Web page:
Re: Principle of Orthogonal Design

From: mAsterdam <>
Date: Tue, 22 Jan 2008 19:57:59 +0100
Message-ID: <47963c0a$0$85784$>

Jan Hidders wrote:
> mAsterdam wrote:

>> Jan Hidders wrote:
>>> JOG wrote:
>>>>>>> ... I certainly find that appealing to notions
>>>>>>> of "meaning" within formal design recommendations
>>>>>>> seems to head towards very slippery ground.
>>>> ... Years of working with the semantic web,
>>>> ontologies, expert systems, etc have emphasised to me that
>>>> "meaning" is only something that can be obtained via situated
>>>> embodiement within the environment concerned, and that context is
>>>> far too  complex a beast to be tamed by computerized encoding.
>>>> As such I'd rather rules appealed to functional dependencies and
>>>> logical consequents than to appeal to the slippery notion of
>>>> "meaning".
>>> Hear hear. But I think the part of POOD that actually does make sense
>>> and really removes redundancy and update anomalies can be defined that
>>> way. For example, if there is an inclusion dependency between a
>>> relation R and S then it makes sense to say that there is overlap in
>>> meaning.
>> ?
>> inclusion dependency --> meaning overlap

> Yes. An inclusions dependency implies meaning overlap.
> It is a sufficient condition, but not a necessary one.
>> ?

The easiest case of meaning overlap, then, should be with the the most simple form of inclusion dependency: RI, the foreign key.
How does the meaning overlap with simple RI?

>> Slowly, please - where has the 'might' (from the redundancy in
>> your other post) gone?

> That applied to my improved version of EE's definition of meaning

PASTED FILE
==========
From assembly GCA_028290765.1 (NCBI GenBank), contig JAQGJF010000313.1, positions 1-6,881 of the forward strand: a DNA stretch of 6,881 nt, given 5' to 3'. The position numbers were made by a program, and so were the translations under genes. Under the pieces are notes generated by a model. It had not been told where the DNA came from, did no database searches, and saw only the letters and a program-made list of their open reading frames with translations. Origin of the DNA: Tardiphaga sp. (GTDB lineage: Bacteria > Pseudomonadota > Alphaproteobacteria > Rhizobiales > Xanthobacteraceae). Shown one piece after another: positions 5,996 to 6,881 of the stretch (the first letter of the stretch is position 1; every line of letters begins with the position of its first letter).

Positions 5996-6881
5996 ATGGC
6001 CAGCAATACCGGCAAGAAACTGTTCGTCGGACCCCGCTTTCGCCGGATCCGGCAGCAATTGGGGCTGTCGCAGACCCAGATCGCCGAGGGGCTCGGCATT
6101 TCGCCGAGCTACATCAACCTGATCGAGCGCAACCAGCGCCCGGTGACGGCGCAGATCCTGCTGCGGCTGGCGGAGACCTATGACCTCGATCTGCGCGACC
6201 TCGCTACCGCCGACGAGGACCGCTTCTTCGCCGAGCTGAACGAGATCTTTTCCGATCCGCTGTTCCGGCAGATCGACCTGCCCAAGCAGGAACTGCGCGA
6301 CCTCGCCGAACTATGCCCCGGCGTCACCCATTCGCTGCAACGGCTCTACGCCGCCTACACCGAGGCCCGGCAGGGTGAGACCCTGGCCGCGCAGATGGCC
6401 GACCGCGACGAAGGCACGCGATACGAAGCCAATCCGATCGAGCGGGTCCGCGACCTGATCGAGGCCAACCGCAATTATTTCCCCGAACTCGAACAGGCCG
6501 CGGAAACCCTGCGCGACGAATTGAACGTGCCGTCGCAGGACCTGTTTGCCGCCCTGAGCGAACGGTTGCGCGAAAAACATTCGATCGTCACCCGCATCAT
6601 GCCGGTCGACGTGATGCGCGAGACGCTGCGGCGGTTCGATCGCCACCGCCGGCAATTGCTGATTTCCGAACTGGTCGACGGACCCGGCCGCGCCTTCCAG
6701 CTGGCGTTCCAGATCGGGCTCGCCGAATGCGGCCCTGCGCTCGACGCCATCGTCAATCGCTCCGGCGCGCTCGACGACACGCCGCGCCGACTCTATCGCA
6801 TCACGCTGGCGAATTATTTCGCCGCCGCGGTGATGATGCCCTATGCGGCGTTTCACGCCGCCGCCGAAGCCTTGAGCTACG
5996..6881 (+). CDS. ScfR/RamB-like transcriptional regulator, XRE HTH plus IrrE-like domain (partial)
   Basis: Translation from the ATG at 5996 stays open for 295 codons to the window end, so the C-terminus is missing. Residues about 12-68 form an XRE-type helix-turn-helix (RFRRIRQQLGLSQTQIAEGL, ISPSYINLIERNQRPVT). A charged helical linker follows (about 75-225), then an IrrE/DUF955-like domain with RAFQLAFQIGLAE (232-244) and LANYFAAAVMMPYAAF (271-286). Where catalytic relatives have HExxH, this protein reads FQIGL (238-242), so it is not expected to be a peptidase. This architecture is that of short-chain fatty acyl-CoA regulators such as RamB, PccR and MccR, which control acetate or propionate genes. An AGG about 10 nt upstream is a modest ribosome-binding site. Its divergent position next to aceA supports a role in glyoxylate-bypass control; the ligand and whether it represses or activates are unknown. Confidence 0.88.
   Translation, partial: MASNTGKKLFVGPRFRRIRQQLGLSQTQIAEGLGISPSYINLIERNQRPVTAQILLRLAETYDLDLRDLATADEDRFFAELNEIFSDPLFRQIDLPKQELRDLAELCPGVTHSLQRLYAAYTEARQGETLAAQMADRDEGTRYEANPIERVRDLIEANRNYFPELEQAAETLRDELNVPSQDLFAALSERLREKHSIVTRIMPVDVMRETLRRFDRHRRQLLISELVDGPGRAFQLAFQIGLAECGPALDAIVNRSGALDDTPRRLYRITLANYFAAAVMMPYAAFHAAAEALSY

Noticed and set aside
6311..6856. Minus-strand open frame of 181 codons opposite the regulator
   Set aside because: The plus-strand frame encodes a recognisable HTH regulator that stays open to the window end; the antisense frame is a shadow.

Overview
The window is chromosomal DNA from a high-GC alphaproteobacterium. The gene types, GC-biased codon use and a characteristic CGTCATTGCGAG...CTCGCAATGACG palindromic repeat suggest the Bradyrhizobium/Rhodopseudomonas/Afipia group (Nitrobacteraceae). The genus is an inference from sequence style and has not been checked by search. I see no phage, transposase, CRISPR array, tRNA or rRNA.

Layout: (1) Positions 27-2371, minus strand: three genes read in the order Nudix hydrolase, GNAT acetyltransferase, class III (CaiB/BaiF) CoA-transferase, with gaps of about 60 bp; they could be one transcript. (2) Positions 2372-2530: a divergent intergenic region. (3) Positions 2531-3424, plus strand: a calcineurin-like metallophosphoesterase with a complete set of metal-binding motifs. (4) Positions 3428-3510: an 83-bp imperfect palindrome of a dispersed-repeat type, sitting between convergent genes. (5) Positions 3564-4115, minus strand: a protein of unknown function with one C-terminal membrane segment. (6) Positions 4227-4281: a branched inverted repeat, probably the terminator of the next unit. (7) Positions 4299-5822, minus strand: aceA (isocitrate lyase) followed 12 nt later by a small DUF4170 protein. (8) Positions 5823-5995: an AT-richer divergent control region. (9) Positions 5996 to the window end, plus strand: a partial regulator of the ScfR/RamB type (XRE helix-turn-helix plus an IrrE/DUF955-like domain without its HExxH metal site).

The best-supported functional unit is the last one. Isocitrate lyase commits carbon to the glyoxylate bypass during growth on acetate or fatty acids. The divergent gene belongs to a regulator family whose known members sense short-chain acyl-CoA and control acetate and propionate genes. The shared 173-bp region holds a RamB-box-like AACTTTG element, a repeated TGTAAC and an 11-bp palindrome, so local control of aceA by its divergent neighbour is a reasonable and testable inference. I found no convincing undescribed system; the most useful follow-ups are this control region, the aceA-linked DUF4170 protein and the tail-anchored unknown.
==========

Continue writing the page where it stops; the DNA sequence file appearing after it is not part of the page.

> overlap. Under the definition I'm using here this "might" has become a
> "must".

Another change of the definition of meaning overlap? To what?

>> And the 'qualified' in the inclusion dependency?

> Saying that there is a qualified inclusion dependency between R and S
> is equivalent with saying that there is an inclusion dependency
> between (1) the result of a conjunctive query that selects tuples from
> R and (2) S, which I talked about in the subsequent generalization
> steps in the preceding posting. I though that a step by step
> introduction might make the concept and the reasoning behind it a bit
> easier to grasp.

I don't think the difficulties are in the genericity of the definition of the inclusion dependency. ISTM the problems are in the definition of 'meaning overlap'. You changed it twice since I mentioned my objection to Erki's definition.

> Apologies if this is all a bit confusing, but I'm developing these
> ideas as I post, and I'm not sure yet what the best way is to explain
> them.

Making the changes in your used definitions stand out more would definitely help. It is very hard to keep track of what you consider invariant and variant to your line of reasoning if definitions change without mention. Received on Tue Jan 22 2008 - 19:57:59 CET

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